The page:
Why has the Society Integration Foundation begun to distribute money without experts, awarding money to people who work in the interest spheres of members of the Foundation’s council, but not to promising projects? Next year will tell us whether the Foundation will become a functioning mechanism or just a small part of foreign policy.
We can say that when the director of the Society Integration Foundation was appointed in November 2001, Latvia closed out an important chapter in ethnic policy, the beginning to which can be found in the establishment of a group of people who wrote up a public integration concept in 1998. Will the Foundation fulfill the hopes that have been pinned on it when it comes to the greater consolidation of society? We will soon see. After we study things that the chairwoman of the Foundation, Ramona Umblija, has said in a public policy portal, we have to say that there is a threat that the Foundation will become yet another screw in the state’s machinery, and this little screw may not play the role which it was supposed to play, according to the fathers and mothers of the idea of integration. Why such skepticism?
First of all, I think that the law on the Foundation and the statutes of the Foundation contain far too many unclear, contradictory and impractical elements – ones which may cause harm to the Foundation and to Latvia in the near future. Article 11 of the statutes says that only the Board can approve project applications and establish criteria and principles for the evaluation of proposals. Expert committees are basically supposed to do nothing more than evaluate implemented projects, and they have only weakly defined advisory rights (Article 29). The involvement of experts in the process is not mandatory. Committees are set up by the Board, not by the secretariat (Article 14). At the same time, the law (Articles 8 and 12) says that projects are supposed to be vetted by committees before they are submitted to the Board for its consideration.
In short, the law and the statutes provide too few rights to the director and to experts in the various spheres. The Board, which should shape strategic visions in the field of integration, engages in technical matters, dividing up both small and large amounts of money in the direct sense of the words “dividing up”.
Given the great responsibility that the Board has undertaken, it is important to look at its membership. I think that this is a second potential stumbling block for the Foundation. The Board includes several ministers and local government leaders, which makes the operations of the organization very political. We can debate over whether the presence of NGOs is at a sufficient level. One person who is named as an NGO representative is Normunds Rudevics, who is the director of the Latvian Association of Roma (Gypsy) Culture, but who is also a member of Parliament for Latvia’s Way. According to Diena (6 December 2001), the way in which the Roma Association has used the money that has been awarded to it by the state has been, to put it mildly, very unclear. The truth is that minority groups are represented on the council only by a man from the small organization that is called Western Russians, Dmitrijs Nikolajevs.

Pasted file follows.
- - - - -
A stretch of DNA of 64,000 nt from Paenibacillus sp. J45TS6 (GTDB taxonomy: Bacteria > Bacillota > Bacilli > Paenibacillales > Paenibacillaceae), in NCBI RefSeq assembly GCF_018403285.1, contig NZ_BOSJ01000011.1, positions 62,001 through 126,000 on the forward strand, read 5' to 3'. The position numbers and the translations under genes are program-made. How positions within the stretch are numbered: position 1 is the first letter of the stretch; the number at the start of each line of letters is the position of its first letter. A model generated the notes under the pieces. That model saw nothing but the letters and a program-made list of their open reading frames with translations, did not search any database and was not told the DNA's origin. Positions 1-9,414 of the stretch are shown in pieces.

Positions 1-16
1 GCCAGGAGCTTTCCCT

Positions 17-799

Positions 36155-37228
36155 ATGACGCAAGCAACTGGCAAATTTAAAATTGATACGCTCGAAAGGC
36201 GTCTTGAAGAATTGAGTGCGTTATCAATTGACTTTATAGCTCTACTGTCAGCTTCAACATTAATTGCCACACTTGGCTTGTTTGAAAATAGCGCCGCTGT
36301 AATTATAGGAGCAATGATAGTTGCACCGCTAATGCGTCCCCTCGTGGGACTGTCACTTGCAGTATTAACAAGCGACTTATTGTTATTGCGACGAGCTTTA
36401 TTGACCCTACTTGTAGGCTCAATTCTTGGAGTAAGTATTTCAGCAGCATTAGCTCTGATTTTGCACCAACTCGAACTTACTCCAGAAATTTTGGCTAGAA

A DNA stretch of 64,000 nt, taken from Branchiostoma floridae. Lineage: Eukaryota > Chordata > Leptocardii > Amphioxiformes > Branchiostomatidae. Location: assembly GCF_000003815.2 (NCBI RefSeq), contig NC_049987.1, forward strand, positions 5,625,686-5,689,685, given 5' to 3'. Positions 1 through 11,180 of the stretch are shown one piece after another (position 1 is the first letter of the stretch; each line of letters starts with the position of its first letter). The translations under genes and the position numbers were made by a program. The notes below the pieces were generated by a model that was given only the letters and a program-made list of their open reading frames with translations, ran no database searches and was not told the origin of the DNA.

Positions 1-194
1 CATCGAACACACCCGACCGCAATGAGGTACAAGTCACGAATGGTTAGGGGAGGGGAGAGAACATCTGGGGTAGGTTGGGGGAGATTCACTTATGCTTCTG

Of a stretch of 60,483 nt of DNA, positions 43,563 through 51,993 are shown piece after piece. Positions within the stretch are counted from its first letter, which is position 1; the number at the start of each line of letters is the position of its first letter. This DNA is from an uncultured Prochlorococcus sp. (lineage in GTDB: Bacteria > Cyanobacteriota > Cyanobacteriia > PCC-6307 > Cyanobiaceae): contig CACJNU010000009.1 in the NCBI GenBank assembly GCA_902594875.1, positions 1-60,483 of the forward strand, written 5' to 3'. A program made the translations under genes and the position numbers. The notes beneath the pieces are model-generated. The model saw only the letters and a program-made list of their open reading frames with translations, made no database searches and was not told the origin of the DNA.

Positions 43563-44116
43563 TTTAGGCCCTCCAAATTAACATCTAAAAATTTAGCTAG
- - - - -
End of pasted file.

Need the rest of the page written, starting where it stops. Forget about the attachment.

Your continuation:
This means that potential donors may have at least two justifiable questions: Does the Foundation want to work in the field of ethnic integration? Is the Board able to ensure operations that are open, transparent, competent and objective? It is very clear that answers to these questions will be determined by the extent to which the Foundation proves successful in finding money.
The operations which the fund has launched, furthermore, can create donor questions in at least three different aspects:
– Why has the Board begun to divide up money for various projects without involving experts in the process?
– Why have the first projects to receive support been ones which relate to the spheres of interest of board members (Ls 1,000 for the integration of the Roma, for example, and Ls 30,000 for people with special needs)?
– Why has no money been awarded to a promising project to train potential citizens in Latvian language skills, given that this project has already received substantial foreign financing and the immediate involvement of Latvia is critically important if donor money is continue to flow?
As long as there is no clear answer to these questions, as long as the Foundation’s developmental strategy has not been marked out, and as long as contradictions in the various relevant documents have not been eliminated, we will be able to claim that the Foundation is at a crossroads. One road will lead it to success, while the other will lead it obscurity. The next six months or the next year will determine the destiny of the Foundation, I might add. Will it become a functioning mechanism which promotes the reaching of national goals, or will it continue to be a tiny element of Latvia’s negotiations for membership in the European Union and NATO?